Lawmakers on Capitol Hill are again attempting to stem the tide of harassment against LGBT youth in public schools with legislation reintroduced Tuesday in both houses of COngress.
The Student Non-Discrimination Act (SNDA) would establish a comprehensive federal prohibition against discrimination based on actual or perceived sexual orientation or gender identity in America’s public schools. Under the act, schools would be prohibited from discriminating against LGBT students or turning a blind eye to anti-LGBT harassment. Modeled after Title IX, which banned gender discrimination in the 1970s, loss of federal funding for schools and legal cause of action for victims of harassment are among the remedies that bill would provide to combat LGBT bullying.
“Kids need to feel safe in their schools in order to learn,” stated Sen. Al Franken (D-Minn.), who introduced the Senate version of the bill. “Right now, our civil rights laws explicitly protect children from bullying due to race, sex, disability, and national origin. But they don’t stop discrimination based on sexual orientation or gender identity. Our legislation fixes this injustice and extends essential protections to LGBT youth in Minnesota and across the country. No student should have to dread going to school because they fear being bullied.”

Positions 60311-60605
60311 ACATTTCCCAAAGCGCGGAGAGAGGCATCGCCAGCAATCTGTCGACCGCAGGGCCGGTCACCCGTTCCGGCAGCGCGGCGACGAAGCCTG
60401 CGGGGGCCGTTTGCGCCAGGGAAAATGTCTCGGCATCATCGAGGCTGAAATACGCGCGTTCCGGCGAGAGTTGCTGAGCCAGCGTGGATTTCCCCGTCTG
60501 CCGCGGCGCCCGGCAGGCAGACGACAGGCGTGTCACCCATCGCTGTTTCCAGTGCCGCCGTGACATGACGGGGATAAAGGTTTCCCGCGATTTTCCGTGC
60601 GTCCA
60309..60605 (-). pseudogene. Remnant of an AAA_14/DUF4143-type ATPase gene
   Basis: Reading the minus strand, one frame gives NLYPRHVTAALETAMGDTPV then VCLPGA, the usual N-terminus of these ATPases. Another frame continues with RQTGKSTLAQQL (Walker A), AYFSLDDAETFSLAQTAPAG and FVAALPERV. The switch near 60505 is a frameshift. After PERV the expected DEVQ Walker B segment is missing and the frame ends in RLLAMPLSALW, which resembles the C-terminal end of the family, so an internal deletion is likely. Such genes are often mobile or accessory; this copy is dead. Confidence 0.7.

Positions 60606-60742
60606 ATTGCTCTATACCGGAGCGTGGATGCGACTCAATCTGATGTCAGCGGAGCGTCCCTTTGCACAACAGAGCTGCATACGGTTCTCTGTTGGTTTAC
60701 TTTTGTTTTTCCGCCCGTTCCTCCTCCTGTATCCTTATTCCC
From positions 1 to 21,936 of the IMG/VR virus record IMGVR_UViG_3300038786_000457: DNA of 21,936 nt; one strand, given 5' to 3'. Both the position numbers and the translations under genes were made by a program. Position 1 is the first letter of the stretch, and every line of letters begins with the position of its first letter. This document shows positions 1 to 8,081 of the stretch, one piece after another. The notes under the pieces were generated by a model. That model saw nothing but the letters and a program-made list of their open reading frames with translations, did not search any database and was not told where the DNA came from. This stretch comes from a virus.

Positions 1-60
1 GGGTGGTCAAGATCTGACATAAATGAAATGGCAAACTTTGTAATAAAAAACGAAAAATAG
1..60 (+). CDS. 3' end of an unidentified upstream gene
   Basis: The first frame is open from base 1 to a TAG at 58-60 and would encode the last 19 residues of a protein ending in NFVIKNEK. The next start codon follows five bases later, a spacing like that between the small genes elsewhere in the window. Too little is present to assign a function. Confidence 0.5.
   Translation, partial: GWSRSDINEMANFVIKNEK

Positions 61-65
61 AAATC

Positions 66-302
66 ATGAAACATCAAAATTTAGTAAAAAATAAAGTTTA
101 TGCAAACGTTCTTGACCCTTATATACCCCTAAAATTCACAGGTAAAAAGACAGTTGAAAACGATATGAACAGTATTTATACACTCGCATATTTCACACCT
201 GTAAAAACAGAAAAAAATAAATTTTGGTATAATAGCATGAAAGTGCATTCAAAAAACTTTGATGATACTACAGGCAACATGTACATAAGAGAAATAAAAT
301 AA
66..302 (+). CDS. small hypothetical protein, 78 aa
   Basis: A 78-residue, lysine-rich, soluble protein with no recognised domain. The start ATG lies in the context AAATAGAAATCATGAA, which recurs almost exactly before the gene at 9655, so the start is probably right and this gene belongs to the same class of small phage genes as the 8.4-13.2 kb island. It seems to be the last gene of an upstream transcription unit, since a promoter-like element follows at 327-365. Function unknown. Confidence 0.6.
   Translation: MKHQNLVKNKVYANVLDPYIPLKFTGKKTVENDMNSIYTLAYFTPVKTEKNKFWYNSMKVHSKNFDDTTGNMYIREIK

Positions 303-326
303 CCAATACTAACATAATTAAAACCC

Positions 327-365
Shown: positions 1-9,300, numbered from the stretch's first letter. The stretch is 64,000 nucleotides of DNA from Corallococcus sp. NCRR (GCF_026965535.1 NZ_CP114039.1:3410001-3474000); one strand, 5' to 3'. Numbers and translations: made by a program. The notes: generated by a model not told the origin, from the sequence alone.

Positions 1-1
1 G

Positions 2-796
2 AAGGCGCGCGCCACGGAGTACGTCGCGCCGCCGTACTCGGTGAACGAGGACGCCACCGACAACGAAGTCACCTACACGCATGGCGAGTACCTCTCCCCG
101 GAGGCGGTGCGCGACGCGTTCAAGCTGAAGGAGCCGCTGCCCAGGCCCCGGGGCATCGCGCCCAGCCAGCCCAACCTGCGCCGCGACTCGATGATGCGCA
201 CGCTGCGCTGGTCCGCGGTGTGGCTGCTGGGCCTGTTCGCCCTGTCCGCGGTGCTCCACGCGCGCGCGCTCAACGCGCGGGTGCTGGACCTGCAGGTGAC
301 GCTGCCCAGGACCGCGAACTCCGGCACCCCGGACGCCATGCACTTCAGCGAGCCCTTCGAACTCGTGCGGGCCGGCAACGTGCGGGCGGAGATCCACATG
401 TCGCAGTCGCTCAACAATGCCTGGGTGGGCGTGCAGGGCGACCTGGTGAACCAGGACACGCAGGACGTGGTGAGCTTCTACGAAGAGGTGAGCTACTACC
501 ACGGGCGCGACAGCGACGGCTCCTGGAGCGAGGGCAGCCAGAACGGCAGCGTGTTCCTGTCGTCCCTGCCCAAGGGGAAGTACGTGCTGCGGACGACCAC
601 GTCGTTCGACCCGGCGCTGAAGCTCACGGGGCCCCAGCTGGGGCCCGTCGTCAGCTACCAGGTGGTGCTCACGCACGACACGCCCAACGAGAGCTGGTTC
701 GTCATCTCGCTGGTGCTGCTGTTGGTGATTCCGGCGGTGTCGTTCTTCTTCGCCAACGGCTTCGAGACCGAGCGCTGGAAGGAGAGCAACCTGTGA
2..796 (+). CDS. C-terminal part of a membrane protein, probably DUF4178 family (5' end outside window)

In the House of Representatives, the bill received a bipartisan reintroduction by Reps. Jared Polis (D-Colo.), Bobby Scott (D-Va.), the ranking Democratic member on the House Education and the Workforce Committee, and Ileana Ros-Lehtinen (R-Fl.).
“It’s simply unacceptable that in 2015, there are thousands of students who face bullying and harassment every day when they get to school simply because of their sexual orientation or their gender identity,” Polis, who is openly gay, said in a statement.
According to Scott, “Evidence shows that discrimination against LGBT students deprives them of equal educational opportunities by increasing their likelihood of skipping school, underperforming academically, and dropping out.”
Polis and Franken first introduced the bill in 2010 and it has since won the endorsement of President Barack Obama. Nevertheless, with Republican majorities now in both houses of Congress, the bill is expected to face an even tougher battle than it did during its last introduction two years ago.
Dr. Eliza Byard, executive director of GLSEN, said the legislation is straight forward and sorely needed. According to GLSEN’s most recent National School Climate Survey, schools nationwide remain hostile environments for LGBT students. “The federal government has a responsibility to protect students from discrimination based on sexual orientation and gender identity, just as it does based on race and religion,” Byard said in a statement.
“No student should face discrimination for any reason, including their sexual orientation or gender identity,” Ros-Lehtinen said in a statement. “If we aspire to a society where prejudices are a relic of the past then we must begin by preaching and living the virtues of tolerance at our educational institutions.”
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